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Am J Respir Cell Mol Biol. 2000 Feb;22(2):183-90.

Dipeptidyl peptidase I cleaves matrix-associated proteins and is expressed mainly by mast cells in normal dog airways.

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  • 1Department of Medicine and Cardiovascular Research Institute, University of California, San Francisco, California 94143-0911, USA.


Dipeptidyl peptidase I (DPPI) is a cysteine protease found in many tissues, including the lung. Major cell types expressing DPPI in vitro include myelomonocytic cells, cytotoxic T cells, and mast cells. After activation and degranulation, cytotoxic T cells and mast cells secrete DPPI. With a goal of clarifying possible roles for DPPI in lung diseases, we sought to identify cells expressing DPPI in lung tissue, hypothesizing that lung mast cells are major producers of DPPI and that secreted DPPI cleaves extracellular matrix proteins. To address these hypotheses, we used immunohistochemical techniques to localize DPPI in normal dog airways, lung, and cultured mast cells, and we used purified DPPI to examine cleavage of matrix-associated proteins in vitro. We found that mast cells are the major identifiable source of DPPI in airways and that macrophages are the major source in alveoli. Within mast cells, DPPI localizes to cytoplasmic granules. We also found that DPPI endoproteolytically cleaves the extracellular matrix proteins fibronectin and collagen types I, III, and IV. The finding of DPPI in airway mast cells and its cleavage of matrix proteins suggest the possibility that DPPI plays a role in mast cell-mediated turnover of matrix proteins and in airway remodeling of chronic airway diseases such as asthma.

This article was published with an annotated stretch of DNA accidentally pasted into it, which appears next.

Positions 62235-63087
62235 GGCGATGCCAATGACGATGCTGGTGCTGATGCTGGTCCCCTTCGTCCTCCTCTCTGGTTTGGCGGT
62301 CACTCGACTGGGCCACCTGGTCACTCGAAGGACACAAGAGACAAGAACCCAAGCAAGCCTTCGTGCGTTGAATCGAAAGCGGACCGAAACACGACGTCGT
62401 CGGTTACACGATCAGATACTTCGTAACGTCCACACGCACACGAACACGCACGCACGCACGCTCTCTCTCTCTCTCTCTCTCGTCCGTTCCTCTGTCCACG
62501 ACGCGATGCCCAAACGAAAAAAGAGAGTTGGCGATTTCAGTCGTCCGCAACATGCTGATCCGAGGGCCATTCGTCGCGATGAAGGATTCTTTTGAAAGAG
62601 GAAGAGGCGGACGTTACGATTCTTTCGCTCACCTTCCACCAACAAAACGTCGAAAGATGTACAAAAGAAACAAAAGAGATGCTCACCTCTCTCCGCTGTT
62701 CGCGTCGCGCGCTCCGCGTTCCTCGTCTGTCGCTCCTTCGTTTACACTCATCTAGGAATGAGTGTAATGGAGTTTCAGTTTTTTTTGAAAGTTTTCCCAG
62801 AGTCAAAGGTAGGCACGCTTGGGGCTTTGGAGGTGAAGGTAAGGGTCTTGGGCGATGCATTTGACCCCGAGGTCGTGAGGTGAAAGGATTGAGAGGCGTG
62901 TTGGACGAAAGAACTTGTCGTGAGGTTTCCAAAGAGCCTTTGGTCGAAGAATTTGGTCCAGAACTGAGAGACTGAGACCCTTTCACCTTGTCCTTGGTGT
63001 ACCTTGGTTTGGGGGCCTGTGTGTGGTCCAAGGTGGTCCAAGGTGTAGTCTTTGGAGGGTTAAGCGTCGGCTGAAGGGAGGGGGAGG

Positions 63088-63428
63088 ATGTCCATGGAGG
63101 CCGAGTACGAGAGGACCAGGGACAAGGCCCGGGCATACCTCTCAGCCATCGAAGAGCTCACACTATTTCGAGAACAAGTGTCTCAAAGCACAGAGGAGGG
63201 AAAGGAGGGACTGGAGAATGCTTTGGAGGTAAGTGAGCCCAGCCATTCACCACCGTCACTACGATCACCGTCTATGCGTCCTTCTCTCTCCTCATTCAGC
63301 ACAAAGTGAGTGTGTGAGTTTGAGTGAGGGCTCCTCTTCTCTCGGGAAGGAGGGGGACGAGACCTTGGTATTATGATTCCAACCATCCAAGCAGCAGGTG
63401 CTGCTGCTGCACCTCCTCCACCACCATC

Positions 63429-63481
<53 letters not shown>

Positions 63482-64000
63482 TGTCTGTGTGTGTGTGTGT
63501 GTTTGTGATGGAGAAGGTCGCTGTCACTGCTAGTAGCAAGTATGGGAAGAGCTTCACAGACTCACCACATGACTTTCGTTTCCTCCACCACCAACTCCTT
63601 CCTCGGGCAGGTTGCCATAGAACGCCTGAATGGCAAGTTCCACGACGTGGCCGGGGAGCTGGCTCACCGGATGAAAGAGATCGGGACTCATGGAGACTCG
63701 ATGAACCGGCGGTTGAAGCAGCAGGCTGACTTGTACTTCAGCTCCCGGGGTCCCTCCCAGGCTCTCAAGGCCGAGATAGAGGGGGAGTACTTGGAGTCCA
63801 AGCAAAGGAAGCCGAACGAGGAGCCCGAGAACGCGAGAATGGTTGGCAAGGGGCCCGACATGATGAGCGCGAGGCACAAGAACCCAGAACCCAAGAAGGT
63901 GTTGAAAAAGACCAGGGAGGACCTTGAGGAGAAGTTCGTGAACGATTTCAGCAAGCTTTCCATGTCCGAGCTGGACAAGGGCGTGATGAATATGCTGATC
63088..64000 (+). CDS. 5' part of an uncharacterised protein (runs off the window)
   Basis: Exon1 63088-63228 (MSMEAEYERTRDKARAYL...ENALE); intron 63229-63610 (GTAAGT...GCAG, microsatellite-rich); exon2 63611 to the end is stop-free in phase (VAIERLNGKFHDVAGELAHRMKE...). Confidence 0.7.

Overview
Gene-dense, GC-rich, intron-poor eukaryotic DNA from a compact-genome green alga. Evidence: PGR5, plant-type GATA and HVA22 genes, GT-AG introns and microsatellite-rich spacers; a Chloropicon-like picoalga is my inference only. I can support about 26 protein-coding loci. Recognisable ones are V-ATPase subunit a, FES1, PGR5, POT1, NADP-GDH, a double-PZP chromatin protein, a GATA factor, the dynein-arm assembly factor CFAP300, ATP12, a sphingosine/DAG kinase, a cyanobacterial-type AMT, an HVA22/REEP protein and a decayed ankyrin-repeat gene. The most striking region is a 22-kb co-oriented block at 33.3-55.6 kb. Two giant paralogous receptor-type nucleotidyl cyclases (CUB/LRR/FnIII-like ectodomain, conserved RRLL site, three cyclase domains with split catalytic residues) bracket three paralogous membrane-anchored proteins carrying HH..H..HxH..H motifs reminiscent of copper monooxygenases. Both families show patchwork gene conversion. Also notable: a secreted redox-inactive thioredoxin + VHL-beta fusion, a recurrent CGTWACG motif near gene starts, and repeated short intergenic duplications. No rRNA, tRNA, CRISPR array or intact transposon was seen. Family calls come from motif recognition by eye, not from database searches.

[PubMed - indexed for MEDLINE]
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